Meet Our Summer 2021 Interns

Meet Our Summer 2021 Interns

July 8, 2021
Category: News
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Three young Black women seated in a baseball stadium, taking a group selfie and smiling

We’re delighted to introduce you to NCCJ’s Summer 2021 interns – Shekinah, Chloe and Ma’Kayla.

Internships give young people experience (learning how a professional office operates and building their resumes), perspective (the chance to figure out what sort of work they enjoy doing – and what they don’t) and access (the opportunity to network with our staff and board members.)

Student internships are good for NCCJ, too. In addition to growing our capacity (with a team this small, 3 extra people make a huge difference!), these talented students also bring a wealth of new ideas and approaches to this work.

Keep reading to learn more about Shekinah, Chloe and Ma’Kayla and hear from them firsthand about the projects they’re working on and why they chose to spend their summer with NCCJ.

Shekinah Gonzalez

Young Black woman sitting on a park bench and smiling

Shekinah is an undergraduate student at the University of North Carolina at Greensboro where she’s pursuing a double major in Anthropology and Sociology.  Shekinah says, “Coming from a small town where social justice issues are often ignored and marginalized communities suffer the consequences, I was inspired to become a part of the changes I wish to see in the communities around me. Earlier this year I was granted the opportunity to do just that by becoming a SECU Public Fellow and furthermore an intern at NCCJ. Here I am able to commit to civic and community engagement while learning how to tackle tough conversations and build curious and compassionate communities.”

This summer, Shekinah has been working with Alison (NCCJ’s director of administration) and María (our associate program director), on a key project: the administration and preparation of NCCJ’s summer youth programs, STARR and Anytown. “Right now,” Shekinah says, “we are finalizing the last pieces of the life-changing program that is Anytown. I am excited to see how the delegates interact with the program and one another, the passion that will be poured into them by Anytown staff, and the changes they will go on to make in their own communities.

Shekinah has a tip to round out your Instagram feed: “For anyone searching for social media accounts that talk about social justice issues I highly recommend checking out @soyouwanttotalkabout on Instagram. This page uses slideshow graphics to dissect topics ranging from race, current events, gender and sexuality, religion, physical and mental health, and more. Their posts are great conversation starters and an easy way to stay informed.”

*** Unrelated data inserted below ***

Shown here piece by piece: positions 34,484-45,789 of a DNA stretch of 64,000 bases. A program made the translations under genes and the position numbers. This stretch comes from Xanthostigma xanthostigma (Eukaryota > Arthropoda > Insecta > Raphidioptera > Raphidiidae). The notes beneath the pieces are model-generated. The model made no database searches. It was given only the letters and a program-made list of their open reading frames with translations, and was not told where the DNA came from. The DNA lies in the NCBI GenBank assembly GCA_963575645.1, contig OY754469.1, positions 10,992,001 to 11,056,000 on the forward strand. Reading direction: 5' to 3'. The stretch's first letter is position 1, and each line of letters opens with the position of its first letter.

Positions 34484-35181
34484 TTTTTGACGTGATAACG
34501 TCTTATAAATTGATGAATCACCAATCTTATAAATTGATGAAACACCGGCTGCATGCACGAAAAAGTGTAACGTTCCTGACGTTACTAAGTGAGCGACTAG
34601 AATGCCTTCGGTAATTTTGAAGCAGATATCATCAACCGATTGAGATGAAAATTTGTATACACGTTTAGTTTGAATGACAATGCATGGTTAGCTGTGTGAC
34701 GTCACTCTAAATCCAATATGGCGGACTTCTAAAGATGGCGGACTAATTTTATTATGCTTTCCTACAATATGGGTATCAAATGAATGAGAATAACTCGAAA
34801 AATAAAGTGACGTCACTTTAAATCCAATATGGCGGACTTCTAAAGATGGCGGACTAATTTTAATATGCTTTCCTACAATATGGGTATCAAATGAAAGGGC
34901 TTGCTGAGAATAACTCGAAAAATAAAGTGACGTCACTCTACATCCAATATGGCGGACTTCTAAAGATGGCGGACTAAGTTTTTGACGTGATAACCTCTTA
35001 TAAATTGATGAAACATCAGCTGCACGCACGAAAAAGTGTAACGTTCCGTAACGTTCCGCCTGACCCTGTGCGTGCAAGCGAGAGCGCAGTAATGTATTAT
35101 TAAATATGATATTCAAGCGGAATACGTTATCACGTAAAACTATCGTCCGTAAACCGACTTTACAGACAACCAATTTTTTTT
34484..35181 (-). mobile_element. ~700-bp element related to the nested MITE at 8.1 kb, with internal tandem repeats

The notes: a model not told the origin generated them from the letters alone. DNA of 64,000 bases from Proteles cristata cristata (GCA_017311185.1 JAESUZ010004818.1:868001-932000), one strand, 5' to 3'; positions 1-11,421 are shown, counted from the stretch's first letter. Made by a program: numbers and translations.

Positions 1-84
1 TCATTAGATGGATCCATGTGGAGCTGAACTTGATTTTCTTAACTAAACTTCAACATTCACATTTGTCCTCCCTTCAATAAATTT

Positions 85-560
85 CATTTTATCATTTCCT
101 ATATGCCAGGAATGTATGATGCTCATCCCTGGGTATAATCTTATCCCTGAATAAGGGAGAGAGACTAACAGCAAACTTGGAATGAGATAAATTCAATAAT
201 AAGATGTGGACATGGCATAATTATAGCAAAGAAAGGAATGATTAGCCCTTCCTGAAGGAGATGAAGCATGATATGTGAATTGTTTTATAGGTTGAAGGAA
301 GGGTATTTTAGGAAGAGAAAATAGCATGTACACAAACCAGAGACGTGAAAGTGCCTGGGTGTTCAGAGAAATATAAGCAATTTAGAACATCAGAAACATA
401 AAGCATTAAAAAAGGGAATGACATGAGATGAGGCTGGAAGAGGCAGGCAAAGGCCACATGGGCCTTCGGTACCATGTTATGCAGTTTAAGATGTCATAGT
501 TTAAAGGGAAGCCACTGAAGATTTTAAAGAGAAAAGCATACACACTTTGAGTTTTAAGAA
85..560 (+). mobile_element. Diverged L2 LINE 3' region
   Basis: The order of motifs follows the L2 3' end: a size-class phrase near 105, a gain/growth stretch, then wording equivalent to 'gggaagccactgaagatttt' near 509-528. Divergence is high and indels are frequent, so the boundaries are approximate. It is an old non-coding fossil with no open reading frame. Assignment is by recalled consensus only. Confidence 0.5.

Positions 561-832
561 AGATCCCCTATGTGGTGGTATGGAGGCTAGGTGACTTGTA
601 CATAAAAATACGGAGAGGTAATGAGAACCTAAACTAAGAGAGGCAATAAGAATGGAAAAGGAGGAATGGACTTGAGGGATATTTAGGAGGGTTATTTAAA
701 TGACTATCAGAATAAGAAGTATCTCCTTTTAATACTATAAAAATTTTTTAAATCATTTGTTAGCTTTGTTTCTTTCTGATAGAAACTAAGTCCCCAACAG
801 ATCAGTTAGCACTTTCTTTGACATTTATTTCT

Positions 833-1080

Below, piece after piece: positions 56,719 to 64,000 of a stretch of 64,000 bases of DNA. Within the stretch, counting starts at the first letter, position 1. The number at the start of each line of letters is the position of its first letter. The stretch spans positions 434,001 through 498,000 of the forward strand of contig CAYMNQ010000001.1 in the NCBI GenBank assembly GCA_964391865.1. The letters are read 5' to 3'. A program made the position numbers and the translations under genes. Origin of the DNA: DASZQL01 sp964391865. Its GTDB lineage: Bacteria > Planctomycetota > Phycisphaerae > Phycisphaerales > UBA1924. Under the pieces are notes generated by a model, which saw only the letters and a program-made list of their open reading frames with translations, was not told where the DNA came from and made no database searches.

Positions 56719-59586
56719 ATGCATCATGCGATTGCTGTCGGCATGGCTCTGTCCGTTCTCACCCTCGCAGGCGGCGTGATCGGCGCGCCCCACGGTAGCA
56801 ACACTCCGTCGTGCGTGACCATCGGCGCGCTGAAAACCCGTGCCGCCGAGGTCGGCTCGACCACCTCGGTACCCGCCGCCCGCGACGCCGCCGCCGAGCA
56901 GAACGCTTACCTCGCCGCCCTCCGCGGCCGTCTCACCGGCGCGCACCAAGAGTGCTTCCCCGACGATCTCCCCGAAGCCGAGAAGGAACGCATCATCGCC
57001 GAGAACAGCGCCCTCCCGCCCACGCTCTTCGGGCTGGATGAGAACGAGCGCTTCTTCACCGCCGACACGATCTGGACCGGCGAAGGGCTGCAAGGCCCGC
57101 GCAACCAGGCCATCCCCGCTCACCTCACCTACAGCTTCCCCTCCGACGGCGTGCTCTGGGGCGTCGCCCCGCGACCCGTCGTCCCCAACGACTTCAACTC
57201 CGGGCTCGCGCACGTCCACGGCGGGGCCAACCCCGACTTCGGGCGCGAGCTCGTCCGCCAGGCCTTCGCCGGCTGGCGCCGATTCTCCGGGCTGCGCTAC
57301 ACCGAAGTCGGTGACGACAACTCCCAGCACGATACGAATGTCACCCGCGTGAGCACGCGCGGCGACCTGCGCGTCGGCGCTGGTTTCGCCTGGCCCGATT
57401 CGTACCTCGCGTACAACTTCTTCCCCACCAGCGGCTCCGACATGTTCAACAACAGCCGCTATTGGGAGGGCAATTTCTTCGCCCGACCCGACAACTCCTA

Close-up of a young Black woman with natural hair and a nose ring.Chloe Griffin

Chloe (Anytown 2009) is a student at Wake Forest University School of Divinity, where she is pursuing a Master of Divinity with a concentration in Interfaith Literacy and Leadership. Chloe says, “I wanted to be an intern with NCCJ because I am passionate about community building and fostering relationships amongst diverse groups of people. I have been connected to NCCJ since I attended Anytown 2009 as a high school student. I am thrilled to be back with the organization, this time making contributions to programs that will hopefully inspire others the way NCCJ has inspired me.”

Chloe is working with María, NCCJ’s associate program director, on several projects. “I am working on updating and developing existing interfaith programs within NCCJ to further reflect the rich diversity and social impact of faith communities in the Piedmont Triad,” says Chloe. “I am excited about this project because I have the opportunity to help NCCJ get back to its roots in interfaith advocacy by facilitating more interfaith dialogue in our community.”

Chloe has a book recommendation for you: “Recently I read Holy Envy by Barbara Brown Taylor. I recommend this book for anyone interested in exploring how learning about other faith traditions besides one’s own can inspire personal growth and opportunities for meaningful reflection.”


Ma’Kayla Hunter

Ma’Kayla a student at the University of North Carolina at Greensboro where she’s working on her Master’s in Public Affairs with a Nonprofit Management concentration. She says, “I wanted to intern with NCCJ because of how effective their organization is within their mission and goals. NCCJ has had success, leading to other individuals reaching out to them, showcasing their talents with addressing social justice. Noting the support and partnerships that the organization has, it was critical to see how a successful nonprofit operates to allow me to help other organizations in the future.”

This summer, Ma’Kayla is working closely with Gloria (NCCJ’s development manager) and Erika (NCCJ’s development and communications director.) Ma’Kayla says the projects she’s most excited about “include fundraising and grant writing. Though my passions rely in writing, resource development allows me to combine these skills and advocate on behalf of NCCJ. I believe that funding is crucial for quality projects to be executed by an organization, allowing me to assist so that NCCJ can continue to produce amazing events and conversations.”

Looking for a new show to binge? Ma’Kayla has a suggestion: “Something I have watched recently that correlates to NCCJ is the new Netflix show, “High on the Hog.” This show talks about how African Americans transformed America with their food, but often receives no recognition. Along with food, it talks about the disparities faced by African Americans for land and ownership, highlighting the disparities NCCJ works to address and confront.”